Part two on establishing a consolidation plan: I am hoping you will be able to give me an answer. I find your answers...
By submitting your personal information, you agree that TechTarget and its partners may contact you regarding relevant content, products and special offers.
well thought out and without bias.
This case study is in a university environment. The following projects need solutions:
- Exchange consolidation from eight separate servers into one manageable solution. There are 3,500 admin users. No student storage is needed.
- Storage consolidation for W2K, Netware and Solaris onto a single manageable solution. They currently have multiple SCSI arrays and a single CPQ SAN. There are over 250 different servers all over the campus and at three remote learning centers.
- Storage management solution. There is no current management for their tape backup or archiving. Departments manage their own backups. The university has Fibre connections between all the buildings and T1s to their three remote campuses.
Please advise on a consolidation plan.
Contact HP/Compaq and see if you can place the internal disks in your current servers into shelves within the SAN storage array. (If they are the newer black one-inch drives, that may be possible if the array is the older SCSI disk-based model like the RA8000 or EMA1200).
For storage consolidation for your 250 servers, I would need to know what they are used for. If Netware is used only for File/Print, then you could consolidate all your Netware file services into a clustered NAS head solution. You may be able to attach the NAS heads to the SAN storage to consolidate NAS and SAN into a single managed pool of storage thereby creating your own little storage UTILITY.
If you have a fast network between buildings on-campus then you may be able to use iSCSI connections to your central SAN. Nishan, Cisco and other players have switches that are multi-protocol and will allow you to use your IP network for block-based access to a central storage SAN. You would need to buy new network cards for the servers that include TOE (TCP/IP Offload Engine) to take the load off the CPU in the system.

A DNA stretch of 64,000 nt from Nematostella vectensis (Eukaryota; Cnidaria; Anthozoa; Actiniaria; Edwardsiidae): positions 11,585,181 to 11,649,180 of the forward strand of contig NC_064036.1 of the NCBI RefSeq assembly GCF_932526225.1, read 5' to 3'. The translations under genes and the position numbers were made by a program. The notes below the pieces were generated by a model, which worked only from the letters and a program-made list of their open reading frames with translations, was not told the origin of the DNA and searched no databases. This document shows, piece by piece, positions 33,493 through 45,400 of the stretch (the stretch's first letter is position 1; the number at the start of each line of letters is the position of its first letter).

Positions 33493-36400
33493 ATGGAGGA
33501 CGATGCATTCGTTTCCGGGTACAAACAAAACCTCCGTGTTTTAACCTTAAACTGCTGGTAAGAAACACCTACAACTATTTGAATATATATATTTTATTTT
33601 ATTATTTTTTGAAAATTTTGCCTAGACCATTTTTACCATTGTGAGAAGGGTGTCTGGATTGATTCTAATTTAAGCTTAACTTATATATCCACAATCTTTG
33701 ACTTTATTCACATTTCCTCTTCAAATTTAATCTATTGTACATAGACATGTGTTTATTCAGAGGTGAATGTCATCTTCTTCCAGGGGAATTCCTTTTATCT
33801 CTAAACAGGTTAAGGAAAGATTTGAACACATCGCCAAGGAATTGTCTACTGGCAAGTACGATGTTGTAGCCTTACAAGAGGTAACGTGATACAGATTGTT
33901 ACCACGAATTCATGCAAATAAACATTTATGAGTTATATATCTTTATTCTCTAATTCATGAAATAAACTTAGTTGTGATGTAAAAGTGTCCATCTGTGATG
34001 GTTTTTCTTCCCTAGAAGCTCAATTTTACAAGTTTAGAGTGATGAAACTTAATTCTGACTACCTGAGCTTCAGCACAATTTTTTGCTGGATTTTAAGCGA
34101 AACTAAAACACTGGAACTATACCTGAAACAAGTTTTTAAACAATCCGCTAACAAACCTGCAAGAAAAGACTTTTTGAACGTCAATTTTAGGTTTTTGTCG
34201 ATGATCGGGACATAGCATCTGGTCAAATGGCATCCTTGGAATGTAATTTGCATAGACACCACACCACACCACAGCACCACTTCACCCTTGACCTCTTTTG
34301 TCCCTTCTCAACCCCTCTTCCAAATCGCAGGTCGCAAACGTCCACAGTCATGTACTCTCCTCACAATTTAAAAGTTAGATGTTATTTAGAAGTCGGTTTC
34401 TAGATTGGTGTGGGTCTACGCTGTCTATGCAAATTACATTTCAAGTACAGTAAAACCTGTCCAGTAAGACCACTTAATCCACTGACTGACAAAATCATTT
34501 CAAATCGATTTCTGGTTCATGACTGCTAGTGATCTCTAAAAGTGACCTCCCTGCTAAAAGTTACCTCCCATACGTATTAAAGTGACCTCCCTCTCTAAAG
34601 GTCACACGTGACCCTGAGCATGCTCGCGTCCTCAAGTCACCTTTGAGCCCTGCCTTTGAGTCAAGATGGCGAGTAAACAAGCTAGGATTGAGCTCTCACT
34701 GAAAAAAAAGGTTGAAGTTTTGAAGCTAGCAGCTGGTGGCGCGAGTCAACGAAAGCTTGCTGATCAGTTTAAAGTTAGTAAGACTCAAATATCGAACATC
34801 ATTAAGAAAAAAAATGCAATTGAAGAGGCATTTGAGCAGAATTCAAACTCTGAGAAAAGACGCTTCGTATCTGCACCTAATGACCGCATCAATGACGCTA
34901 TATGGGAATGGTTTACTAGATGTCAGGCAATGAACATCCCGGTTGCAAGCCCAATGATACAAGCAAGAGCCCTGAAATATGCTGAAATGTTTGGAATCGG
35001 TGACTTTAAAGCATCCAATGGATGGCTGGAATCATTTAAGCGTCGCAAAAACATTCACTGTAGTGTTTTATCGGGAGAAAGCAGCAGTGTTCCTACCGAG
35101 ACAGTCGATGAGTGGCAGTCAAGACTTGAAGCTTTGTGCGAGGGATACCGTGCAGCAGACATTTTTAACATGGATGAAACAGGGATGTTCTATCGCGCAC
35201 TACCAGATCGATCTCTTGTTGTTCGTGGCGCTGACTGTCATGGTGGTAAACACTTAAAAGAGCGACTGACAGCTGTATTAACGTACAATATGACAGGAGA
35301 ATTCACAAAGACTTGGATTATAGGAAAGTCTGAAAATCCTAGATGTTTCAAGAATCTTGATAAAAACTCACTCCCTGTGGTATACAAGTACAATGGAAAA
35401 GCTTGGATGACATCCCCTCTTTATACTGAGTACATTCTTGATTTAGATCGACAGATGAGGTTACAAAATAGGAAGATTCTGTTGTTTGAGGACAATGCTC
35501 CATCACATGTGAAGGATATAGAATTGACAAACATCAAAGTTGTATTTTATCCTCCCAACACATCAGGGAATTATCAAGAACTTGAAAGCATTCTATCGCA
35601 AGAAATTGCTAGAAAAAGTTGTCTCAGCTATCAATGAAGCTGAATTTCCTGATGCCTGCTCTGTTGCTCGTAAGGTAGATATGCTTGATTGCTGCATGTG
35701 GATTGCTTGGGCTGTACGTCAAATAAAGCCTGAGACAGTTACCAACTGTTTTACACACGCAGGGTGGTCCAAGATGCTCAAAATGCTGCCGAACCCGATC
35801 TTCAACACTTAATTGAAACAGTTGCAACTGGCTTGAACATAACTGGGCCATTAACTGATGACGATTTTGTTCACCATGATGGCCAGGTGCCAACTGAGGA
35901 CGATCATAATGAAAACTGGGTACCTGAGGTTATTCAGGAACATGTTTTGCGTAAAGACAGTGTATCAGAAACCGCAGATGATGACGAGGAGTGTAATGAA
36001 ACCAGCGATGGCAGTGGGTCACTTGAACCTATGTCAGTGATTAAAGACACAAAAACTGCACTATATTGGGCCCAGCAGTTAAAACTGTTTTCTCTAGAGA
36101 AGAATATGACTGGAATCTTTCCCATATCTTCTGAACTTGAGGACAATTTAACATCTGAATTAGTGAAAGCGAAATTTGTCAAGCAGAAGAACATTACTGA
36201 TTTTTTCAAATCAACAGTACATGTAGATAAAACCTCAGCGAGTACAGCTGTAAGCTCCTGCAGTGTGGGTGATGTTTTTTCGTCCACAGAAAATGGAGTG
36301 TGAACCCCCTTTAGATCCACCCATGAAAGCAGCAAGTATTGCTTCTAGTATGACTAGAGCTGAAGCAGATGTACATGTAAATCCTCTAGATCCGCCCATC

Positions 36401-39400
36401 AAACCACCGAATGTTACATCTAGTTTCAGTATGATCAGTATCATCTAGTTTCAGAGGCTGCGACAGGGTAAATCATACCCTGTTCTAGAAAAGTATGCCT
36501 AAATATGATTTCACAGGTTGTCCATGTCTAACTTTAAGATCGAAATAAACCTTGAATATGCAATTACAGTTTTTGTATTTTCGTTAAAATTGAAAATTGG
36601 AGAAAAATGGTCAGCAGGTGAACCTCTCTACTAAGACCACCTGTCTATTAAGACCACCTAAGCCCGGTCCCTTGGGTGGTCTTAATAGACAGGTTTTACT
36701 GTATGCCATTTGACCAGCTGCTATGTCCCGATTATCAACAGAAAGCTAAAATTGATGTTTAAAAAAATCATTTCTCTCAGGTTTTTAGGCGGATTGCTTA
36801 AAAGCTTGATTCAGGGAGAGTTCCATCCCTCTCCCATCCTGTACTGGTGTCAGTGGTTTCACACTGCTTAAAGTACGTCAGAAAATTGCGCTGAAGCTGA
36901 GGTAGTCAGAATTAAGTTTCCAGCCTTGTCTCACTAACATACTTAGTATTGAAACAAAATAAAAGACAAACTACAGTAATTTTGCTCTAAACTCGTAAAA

Using iSCSI to a central SAN will allow you to consolidate backup into your data center instead of having to do backup at each server. Your remote campus connections are T1 and that is way to slow for storage access. I would retask some of the storage from your other servers into the remote campus for storage needs for those servers. If you add another low-cost SAN storage solution into the remote offices from the same vendor, the included management software should allow you to manage storage resources at the remote campus from a single console at the main campus. This would enable you to add/manage storage in the remote campus servers from the main campus.
Hope this gives you some ideas.
Editor's note: Do you agree with this expert's response? If you have more to share, post it in one of our .bphAaR2qhqA^0@/searchstorage>discussion forums.
Dig Deeper on Data storage strategy
Related Q&A from Christopher Poelker
SAN expert Chris Poelker compares connecting a SAN with wavelength cabling and dark fiber and discusses the pros and cons of each.continue reading
SAN expert Chris Poelker discusses how to change the size of a LUN in a Microsoft cluster server environment.continue reading
Storage expert Chris Poelker outlines WWN basics in order to answer the question: "Why do HBAs in a SAN have same base?"continue reading
Have a question for an expert?
Please add a title for your question
Get answers from a TechTarget expert on whatever's puzzling you.